If you are thinking of a career (or want to progress) in internal communications (IC), the profession is more important to businesses now than ever before. The pandemic presented a crisis which required IC teams across the world to do our best work. IC has been central to crisis management, sharing business critical updates and helping leaders and employees connect with each other across thousands of home offices. As we navigate the ongoing uncertainty, what we do next to ensure IC remains a key function is critical.
Looking back to when I started my career almost 20 years ago, IC has undoubtedly evolved for the better. More than ever before leaders understand that IC is a strategic function that can help them to achieve their organisational goals. We now work side by side with leadership and core teams such as External Communications, HR and Technology. The fundamental principle remains the same – IC exists to enable people to connect and align with each other and the business to help create a high performing culture that everyone wants to be part of.
Like many people I fell into IC. I studied English literature and language at University and I began my career as a radio journalist. I then changed tack to work in the press office for a national charity. The team was doing incredible work, but the charity had no IC function. All the campaigns, the vision and change initiatives didn't mean much if the CEO couldn't reach his team and persuade them to join him on his mission. I suggested we set up an IC function and my boss agreed. I was put in charge to head it up and I never looked back.
I went on to work in the commercial and then public sector. I worked in global roles, where I got the opportunity to develop my skills and work with some brilliant people. I experienced a variety of different businesses and cultures close up. Some were a more natural fit for me than others, but it was all a good experience. Over the years I've learnt to be comfortable working with people at every level of the business, including senior leaders with very different styles and approaches.
This led me to my current role at the legal business Slater and Gordon. They were looking for someone to ensure their IC function could help the business through an important transformation. And now, 18 months on, after managing the Covid crisis communications, our focus is to adapt our framework to help people stay aligned and connected during ongoing remote working so that they can do their best work.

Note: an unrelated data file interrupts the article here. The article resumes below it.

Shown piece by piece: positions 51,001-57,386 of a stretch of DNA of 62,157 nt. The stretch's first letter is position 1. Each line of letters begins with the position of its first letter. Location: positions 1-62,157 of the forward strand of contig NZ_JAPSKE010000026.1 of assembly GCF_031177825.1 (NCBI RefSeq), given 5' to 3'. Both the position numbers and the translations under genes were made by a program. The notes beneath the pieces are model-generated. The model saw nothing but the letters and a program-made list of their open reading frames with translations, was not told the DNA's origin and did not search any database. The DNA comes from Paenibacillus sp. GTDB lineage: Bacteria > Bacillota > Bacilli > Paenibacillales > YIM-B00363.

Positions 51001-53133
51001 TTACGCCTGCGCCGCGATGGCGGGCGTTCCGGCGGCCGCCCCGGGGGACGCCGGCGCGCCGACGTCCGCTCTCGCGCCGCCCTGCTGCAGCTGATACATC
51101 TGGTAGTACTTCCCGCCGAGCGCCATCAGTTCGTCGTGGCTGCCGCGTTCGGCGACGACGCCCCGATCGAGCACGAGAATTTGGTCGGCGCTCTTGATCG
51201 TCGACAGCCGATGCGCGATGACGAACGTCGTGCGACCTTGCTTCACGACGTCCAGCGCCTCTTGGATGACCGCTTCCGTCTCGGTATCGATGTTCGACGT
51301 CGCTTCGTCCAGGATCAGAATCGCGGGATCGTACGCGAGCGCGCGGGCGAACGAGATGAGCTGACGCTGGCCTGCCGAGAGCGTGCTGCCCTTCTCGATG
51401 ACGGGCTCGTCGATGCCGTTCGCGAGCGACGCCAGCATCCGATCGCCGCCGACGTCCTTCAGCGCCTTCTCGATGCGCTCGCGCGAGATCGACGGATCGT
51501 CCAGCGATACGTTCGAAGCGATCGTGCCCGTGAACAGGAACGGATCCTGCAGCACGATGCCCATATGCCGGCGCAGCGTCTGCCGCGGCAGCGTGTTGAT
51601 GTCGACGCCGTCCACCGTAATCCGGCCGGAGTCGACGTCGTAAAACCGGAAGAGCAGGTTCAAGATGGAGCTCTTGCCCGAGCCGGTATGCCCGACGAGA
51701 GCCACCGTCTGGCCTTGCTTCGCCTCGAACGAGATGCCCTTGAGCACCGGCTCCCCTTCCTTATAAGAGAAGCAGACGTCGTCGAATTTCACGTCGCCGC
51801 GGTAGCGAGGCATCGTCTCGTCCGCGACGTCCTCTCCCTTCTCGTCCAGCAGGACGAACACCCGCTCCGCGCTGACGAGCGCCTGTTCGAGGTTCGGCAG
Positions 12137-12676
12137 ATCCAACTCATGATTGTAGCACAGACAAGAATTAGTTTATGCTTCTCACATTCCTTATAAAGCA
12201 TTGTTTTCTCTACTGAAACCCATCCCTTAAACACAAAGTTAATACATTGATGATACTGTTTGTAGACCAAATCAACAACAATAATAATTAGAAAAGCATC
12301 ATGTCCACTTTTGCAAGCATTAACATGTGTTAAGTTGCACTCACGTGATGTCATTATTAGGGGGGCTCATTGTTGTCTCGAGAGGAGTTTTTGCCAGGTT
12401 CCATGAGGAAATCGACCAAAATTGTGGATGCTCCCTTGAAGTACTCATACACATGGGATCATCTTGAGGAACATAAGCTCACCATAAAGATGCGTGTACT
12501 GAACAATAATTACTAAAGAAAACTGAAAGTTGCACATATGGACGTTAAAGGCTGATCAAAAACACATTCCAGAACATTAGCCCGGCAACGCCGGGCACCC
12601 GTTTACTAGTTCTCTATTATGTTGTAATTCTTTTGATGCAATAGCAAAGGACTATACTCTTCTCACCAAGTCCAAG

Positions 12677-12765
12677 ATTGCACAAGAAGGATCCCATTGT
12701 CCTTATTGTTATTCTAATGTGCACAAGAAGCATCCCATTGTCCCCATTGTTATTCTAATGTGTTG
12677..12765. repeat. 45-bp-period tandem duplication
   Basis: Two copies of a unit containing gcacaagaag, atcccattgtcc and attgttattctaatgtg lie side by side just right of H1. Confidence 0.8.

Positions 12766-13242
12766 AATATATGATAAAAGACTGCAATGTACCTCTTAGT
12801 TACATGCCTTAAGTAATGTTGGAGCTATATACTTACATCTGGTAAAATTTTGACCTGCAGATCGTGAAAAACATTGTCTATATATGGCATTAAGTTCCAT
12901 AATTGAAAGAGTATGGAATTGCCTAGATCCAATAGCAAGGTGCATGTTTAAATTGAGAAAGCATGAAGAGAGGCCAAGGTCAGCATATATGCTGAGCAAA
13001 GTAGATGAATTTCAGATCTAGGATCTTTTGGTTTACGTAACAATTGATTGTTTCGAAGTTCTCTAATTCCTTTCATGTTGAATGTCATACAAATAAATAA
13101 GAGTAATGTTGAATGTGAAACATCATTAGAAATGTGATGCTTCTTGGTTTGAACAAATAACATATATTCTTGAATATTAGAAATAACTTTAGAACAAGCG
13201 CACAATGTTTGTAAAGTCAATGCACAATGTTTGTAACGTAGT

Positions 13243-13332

I'm also excited to be Programme Lead for the future 'Smart Working' model, which is about flexible and hybrid working, better use of office space (when the day comes), and great use of tech. As a working parent it's so rewarding to be involved in a programme which will see companies like S+G create more opportunities for parents and for better inclusion as a whole.
So here is some of my best advice:
1) Generalise to specialise
IC covers so many areas. This can be challenging but you can use this to your advantage. Learn as much as you can. Improve your business writing skills, manage channels, support leadership communication, get involved in change projects, do measurement surveys, run events and more. All of this experience will help you be a stronger IC pro later in your career when you will want to specialise.
2) Always listen, measure and adapt
Don't waste your time doing comms for comms sake. Focus on the outcomes of your work. Find out how employees experience your communications. Find measurement techniques to understand your impact and respond to what the data tells you.
3) Make sure your comms channels are aligned with your tech
Traditional cascade methods are important but more so are the advocates, networks and influencers making connections across the business. But to enable these networks you need good tech, and this is more important now than ever before. Stay up to date with all the latest digital comms trends, push for channel solutions that align with the overall business tech experience and ways of working. For this you need to have a great relationship with your technology team.
4) Enable people to communicate, don't do it all for them
IC is a strategic function there to facilitate great communication. There are times when it's right for you to build slides, write copy and post blogs for people. But know when it's more effective to facilitate others to do their own communication. Comms people need to do less and do it well, so work together with your colleagues to understand where you really add value.
5) Keep learning & developing
The world of work is changing fast and so is IC. IC pros need to be committed to continuous professional development so that you can keep doing a brilliant job. There are so many great resources, networks, podcasts, webinars and formal training courses out there. I'm always learning from them. So make sure you join in and continue to learn and develop within your profession and beyond it.
Get in touch if you want to know more or connect with me on LinkedIn. I'm happy to help and provide any further insights.